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Czech documenting country’s vanished Jewish life


PRAGUE, March 25 (JTA) — When Czech actor Achab Haidler isn’t performing on stage, he can be found hacking his way through dense undergrowth deep in the countryside armed with a camera and tape recorder.

It’s no wildlife expedition he’s on, however.

Haidler’s mission is to document in painstaking detail the Czech Republic’s crumbling rural Jewish cemeteries before thousands of gravestones that bear the history of Czech Jewish life are lost forever.

Haidler and the rest of his small team are preparing an enormous Internet database that they hope will feature all the estimated 340 Jewish cemeteries sprinkled around the Czech regions of Moravia and Bohemia.

“This is a race against time,” said the 42-year-old Haidler, who has documented 20 cemeteries since 1999. “Many gravestones have already been destroyed, and their epitaphs cannot be read any more.”

Haidler’s work has become more important because records for many Jewish communities across the country have been destroyed or lost over the centuries, making it impossible for people to trace their heritage.

Volunteer Robert Dvorak, who was drawn into the project after being captivated by the “unique atmosphere of Jewish cemeteries,” also feels a sense of urgency.

“Although the condition of the cemeteries is quickly getting worse and worse, there is still a good chance to document most of the important historic information they can offer,” he said. “It is necessary to complete everything now in spite of all the difficulties. Later on, it might be too late.”

Part of the problem, Dvorak said, is that many gravestones either have been demolished by vandals or stolen by local residents to use as foundations for their homes.

Haidler and his team have based their agenda on the works of Jewish heritage expert Jiri Fiedler, whose extensive research on cemeteries spawned a number of books.

Fiedler is delighted with the efforts of Haidler and his co-workers.

“What they are doing is extremely important,” he said.

The actor is under no illusions about the enormity of his task, which is being funded under the auspices of the Keshet Project — set up by Haidler himself — and is backed by several Czech civic associations.

“It is a lifetime’s work,” Haidler said, because documenting nearly all the cemeteries requires extensive work because of their size or the poor condition of their gravestones.

On each visit, Haidler must interpret epigraphs, take dozens of photographs and make incredibly detailed descriptions of the cemetery layout.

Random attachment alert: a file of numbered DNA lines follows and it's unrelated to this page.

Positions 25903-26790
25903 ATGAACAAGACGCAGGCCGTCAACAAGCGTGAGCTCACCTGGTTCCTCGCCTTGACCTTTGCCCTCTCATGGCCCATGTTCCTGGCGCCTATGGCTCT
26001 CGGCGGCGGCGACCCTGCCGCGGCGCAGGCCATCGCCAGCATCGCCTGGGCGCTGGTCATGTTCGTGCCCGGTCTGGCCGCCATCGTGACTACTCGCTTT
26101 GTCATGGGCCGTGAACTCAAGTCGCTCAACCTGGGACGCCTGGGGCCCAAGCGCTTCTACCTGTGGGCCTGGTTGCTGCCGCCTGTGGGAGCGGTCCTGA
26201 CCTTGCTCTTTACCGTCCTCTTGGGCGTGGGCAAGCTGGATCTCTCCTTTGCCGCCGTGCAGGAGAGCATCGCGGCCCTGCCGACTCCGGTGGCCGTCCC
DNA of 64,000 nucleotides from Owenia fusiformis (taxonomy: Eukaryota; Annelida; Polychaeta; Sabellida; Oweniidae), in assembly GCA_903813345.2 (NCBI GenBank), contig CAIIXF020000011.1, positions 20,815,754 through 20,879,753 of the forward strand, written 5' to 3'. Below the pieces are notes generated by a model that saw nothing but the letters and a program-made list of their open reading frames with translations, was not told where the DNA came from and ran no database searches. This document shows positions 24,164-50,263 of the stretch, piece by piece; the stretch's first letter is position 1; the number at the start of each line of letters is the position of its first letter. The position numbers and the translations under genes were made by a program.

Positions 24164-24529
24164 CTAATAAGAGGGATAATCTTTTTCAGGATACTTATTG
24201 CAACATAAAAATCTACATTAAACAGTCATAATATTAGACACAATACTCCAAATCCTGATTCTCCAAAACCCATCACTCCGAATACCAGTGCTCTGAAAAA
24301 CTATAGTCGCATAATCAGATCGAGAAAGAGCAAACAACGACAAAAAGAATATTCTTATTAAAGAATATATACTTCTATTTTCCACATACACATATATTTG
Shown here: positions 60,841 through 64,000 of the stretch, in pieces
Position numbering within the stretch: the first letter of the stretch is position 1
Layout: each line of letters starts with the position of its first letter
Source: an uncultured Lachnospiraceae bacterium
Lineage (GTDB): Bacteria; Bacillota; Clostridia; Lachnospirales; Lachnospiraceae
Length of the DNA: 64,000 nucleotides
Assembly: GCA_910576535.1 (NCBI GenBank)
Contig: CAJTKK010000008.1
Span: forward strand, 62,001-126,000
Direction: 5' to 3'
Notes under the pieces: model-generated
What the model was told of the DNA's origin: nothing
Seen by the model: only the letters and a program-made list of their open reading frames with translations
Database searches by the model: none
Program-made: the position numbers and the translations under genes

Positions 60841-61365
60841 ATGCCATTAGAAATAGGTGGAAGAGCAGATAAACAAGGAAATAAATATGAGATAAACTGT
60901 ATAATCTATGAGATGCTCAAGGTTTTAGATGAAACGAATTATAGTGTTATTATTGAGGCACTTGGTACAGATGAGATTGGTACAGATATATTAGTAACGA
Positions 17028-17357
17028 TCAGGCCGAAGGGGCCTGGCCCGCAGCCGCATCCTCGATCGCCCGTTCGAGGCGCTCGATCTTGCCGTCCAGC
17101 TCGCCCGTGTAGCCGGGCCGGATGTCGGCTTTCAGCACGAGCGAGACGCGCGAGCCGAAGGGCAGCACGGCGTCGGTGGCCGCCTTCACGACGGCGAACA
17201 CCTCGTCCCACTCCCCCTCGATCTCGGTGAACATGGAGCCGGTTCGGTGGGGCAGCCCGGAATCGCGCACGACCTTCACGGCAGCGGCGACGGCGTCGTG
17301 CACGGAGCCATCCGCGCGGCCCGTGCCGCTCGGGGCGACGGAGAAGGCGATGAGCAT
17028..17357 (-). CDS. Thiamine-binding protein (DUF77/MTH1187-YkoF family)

A former Seventh-Day Adventist who plans to convert to Judaism, Haidler has to use a range of skills – including his extensive knowledge of Hebrew — to glean information from each cemetery.

“I often have to lie in the grass and trace the epitaphs with my finger to read what they say because they are so damaged. I try to reconstruct what has been written in Hebrew, often in cryptogram form,” he said.

Simply finding the tombstones can be a huge task. On a recent trip to an almost forgotten cemetery in western Bohemia, volunteers had to help Haidler remove thick undergrowth around dozens of graves.

The Keshet Project’s official guidelines draw attention to the difficulties faced by Haidler and his handful of colleagues.

“Sometimes it is necessary to work with a machete. For research in many devastated cemeteries, cranes or jacks will be needed to lift the fallen gravestones,” the handbook says.

Expected to cost up to $400,000 over 10 to 15 years, the Keshet Project will involve careful comparison of the dates of burials, types of gravestones and styles of epigraphs in order to help trace the history of local Jewish communities.

“We can establish the dates of cemetery enlargement; periods of various epidemics; describe the gradual emigration from the rural Jewish communities; the influx of refugees from various regions during World War I and a number of other historical connections,” the project’s guidelines state.

“The whole contents of the epigraphs” — including Hebrew versions — “must be documented to derive this information,” the guidelines continue.

For Haidler, the cemetery visits are much more than a hobby.

“At the moment, I mainly document the cemeteries, but my dream is that money will be found to repair and maintain as many as possible,” he said. “We have to try to keep old cemeteries, but we must act quickly because we are running out of time.”

Haidler’s work already has been recognized by a number of people who have been trying to trace their ancestral roots.

Alexander Woodle, an American writing on an Internet site run by the Bohemia-Moravia Special Interest Group, which details a number of cemeteries, described a visit with Haidler to a burial site in the Bohemian town of Ckyne.

“Achab Haidler is a national treasure,” Woodle wrote. “He reads the inscriptions with his fingers as well as his eyes. The most moving moment for me was his reading of the Hebrew inscription of my great-great-grandfather’s gravestone amidst the sound of falling raindrops.”

The first documented Czech cemeteries should appear on a special Internet site in the summer.

The Web site should allow visitors to key in a family name and a specific area and retrieve all available information about the family within a matter of seconds.

Ultimately, however, the level of financial support will help determine whether the project will succeed.

So far the group has approached Czech authorities, foundations, individuals and Jewish communities for backing.

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